The Court also moved away from their traditional deference in areas which impinge on a Member State’s social and economic situation (known in legal parlance as ‘margin of appreciation’). A deference which has allowed Member States to confer what legal status they accord to alternatives to marriage, including to same-sex couples (Gas and Dubois v France and X and Others v Austria). In Vallianatos however the Court re-iterated in very clear terms that ‘[d]ifferences based solely on considerations of sexual orientation are unacceptable under the Convention’. In doing so they rejected a number of justifications offered by the Greek government as to why same-sex couples should be excluded; including the ‘hoary Tory’ refrain that differential treatment is somehow ok because it helps in ‘strengthening the institutions of marriage and the family in the traditional sense’.
Another Greek argument – that the law was pursuing a legitimate aim of protecting children born outside of marriage – was rejected, as one which did not require that same-sex couples be excluded. It was not ‘impossible’ in the Court’s view for legislation to be drafted which would protect children, whilst at the same time extending to same-sex couples the general possibility of entering into a civil union. The Greek government’s arguments on this point were fatally undermined by the fact that ‘civil union’ under the law was available to opposite-sex couples irrespective of whether they had children – they were just not open to same-sex couples.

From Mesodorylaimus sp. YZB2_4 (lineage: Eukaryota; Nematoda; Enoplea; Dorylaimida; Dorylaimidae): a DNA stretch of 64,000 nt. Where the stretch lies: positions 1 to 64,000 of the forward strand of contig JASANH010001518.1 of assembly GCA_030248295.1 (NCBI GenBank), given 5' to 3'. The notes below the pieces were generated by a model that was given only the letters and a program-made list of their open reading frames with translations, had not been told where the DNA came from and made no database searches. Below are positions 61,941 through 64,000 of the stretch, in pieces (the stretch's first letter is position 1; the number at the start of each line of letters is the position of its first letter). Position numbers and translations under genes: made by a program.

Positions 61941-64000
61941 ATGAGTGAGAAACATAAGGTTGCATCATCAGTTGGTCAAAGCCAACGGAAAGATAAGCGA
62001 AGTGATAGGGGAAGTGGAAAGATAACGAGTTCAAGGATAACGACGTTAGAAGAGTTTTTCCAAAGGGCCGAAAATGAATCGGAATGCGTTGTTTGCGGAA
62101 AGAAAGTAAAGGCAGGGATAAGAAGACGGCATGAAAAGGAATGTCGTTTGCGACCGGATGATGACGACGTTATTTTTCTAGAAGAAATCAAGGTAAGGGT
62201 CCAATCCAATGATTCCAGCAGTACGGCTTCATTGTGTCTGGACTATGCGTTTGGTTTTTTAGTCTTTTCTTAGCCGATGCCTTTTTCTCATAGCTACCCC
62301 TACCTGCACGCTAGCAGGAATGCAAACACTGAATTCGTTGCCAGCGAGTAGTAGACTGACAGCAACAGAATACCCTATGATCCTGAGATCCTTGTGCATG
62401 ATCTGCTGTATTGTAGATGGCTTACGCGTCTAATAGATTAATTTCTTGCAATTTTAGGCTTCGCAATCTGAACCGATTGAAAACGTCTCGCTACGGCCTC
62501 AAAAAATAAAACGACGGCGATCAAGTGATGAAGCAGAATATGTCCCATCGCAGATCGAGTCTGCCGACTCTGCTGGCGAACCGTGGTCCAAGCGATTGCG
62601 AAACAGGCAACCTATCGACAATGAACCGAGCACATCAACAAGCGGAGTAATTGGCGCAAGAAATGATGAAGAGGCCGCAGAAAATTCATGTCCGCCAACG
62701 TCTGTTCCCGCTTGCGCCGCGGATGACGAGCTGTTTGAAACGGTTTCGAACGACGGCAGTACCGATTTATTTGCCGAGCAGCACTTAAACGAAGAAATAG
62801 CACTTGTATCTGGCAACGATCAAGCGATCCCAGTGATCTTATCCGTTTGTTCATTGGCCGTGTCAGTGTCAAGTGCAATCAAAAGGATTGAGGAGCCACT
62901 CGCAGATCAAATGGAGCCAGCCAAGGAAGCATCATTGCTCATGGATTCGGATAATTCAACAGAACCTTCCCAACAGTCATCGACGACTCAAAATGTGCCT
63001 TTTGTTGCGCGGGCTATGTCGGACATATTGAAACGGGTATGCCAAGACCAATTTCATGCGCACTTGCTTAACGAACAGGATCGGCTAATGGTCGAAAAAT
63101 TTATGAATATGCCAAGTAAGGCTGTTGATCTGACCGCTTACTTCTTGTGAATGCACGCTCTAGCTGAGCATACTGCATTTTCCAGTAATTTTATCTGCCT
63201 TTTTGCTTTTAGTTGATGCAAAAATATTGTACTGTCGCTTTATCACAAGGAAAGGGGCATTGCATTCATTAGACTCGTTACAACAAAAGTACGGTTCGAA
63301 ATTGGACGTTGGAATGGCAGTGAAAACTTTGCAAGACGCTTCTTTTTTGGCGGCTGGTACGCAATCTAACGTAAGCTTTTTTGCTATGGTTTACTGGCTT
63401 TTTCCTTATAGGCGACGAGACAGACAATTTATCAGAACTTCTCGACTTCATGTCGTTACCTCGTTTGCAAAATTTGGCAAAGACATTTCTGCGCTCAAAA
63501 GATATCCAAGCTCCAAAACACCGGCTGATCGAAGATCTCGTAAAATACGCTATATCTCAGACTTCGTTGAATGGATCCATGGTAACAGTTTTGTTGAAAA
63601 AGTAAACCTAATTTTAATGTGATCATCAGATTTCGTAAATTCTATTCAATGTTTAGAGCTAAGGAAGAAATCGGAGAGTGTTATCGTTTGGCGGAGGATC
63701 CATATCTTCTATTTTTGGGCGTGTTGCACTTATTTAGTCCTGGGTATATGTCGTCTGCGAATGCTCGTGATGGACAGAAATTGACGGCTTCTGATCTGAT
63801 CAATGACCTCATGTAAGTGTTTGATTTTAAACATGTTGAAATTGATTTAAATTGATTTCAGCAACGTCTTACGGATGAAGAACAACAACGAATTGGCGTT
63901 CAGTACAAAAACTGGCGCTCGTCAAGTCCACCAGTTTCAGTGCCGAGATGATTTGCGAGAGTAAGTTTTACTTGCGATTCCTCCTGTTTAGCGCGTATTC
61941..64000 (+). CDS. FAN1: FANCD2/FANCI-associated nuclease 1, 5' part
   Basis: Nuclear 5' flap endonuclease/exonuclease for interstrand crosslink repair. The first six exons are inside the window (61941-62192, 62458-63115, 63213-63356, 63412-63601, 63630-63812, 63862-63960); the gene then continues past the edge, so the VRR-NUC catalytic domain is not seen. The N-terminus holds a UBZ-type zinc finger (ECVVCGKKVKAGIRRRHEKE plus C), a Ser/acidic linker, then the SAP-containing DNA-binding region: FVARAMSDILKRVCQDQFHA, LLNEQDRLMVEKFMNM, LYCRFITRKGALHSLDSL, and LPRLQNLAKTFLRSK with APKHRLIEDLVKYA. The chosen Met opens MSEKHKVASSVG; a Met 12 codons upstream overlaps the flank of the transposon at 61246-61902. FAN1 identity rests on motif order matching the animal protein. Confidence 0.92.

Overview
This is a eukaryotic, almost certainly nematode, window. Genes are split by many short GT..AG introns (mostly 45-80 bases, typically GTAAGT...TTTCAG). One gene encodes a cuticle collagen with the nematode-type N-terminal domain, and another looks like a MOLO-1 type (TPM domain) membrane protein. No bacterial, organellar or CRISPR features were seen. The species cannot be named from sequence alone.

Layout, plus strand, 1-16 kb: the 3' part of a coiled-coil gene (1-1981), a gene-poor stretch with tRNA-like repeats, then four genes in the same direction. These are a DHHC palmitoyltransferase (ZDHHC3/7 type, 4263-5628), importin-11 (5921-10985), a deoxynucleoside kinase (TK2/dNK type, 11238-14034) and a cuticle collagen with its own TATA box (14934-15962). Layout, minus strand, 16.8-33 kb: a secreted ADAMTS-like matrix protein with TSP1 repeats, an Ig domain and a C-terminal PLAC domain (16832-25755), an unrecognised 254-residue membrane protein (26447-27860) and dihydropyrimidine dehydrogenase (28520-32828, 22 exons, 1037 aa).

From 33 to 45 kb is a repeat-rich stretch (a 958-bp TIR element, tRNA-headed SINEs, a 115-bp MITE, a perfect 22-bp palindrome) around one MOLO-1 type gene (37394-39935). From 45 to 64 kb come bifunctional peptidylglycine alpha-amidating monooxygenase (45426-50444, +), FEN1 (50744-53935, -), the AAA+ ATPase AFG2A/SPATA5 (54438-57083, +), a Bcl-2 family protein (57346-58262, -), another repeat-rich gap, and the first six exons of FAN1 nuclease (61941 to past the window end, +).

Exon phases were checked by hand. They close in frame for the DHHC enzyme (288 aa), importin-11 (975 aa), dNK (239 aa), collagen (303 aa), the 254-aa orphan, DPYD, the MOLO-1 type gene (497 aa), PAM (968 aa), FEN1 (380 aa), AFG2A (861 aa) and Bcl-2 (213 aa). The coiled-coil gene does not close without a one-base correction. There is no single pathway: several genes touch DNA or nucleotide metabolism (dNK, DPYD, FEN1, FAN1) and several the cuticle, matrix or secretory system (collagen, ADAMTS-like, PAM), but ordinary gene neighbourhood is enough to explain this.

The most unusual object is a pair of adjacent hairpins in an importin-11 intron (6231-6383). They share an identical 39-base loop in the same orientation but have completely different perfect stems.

Finally the Court made a general policy point and noted that ‘although there is no consensus among […] member States, a trend is currently emerging with regard to the introduction of forms of legal recognition of same-sex relationships’ and cited the existence of ‘seventeen member States [that] authorise some form of civil partnership for same-sex couples’.
Although this ‘trend’ was rather overstated by the Court (there are after all 47 member states in the Council of Europe), it was a welcome departure from its previous, rather conservative rulings. These have often placed ‘family’ within very traditional and heterosexual confines, or been based around a very functional approach to relationships, rather than it just one choice amongst many, as to how people establish and maintain a ‘family or private life’.
Are there any implications for the UK?
The Court seemed to suggest that when introducing legislation on alternative systems of registered partnership, Member States should ensure they are made available to all unmarried couples, and that Greece by excluding same-sex couples (and also Lithuania which has a similar exclusion), was out of step with this policy objective.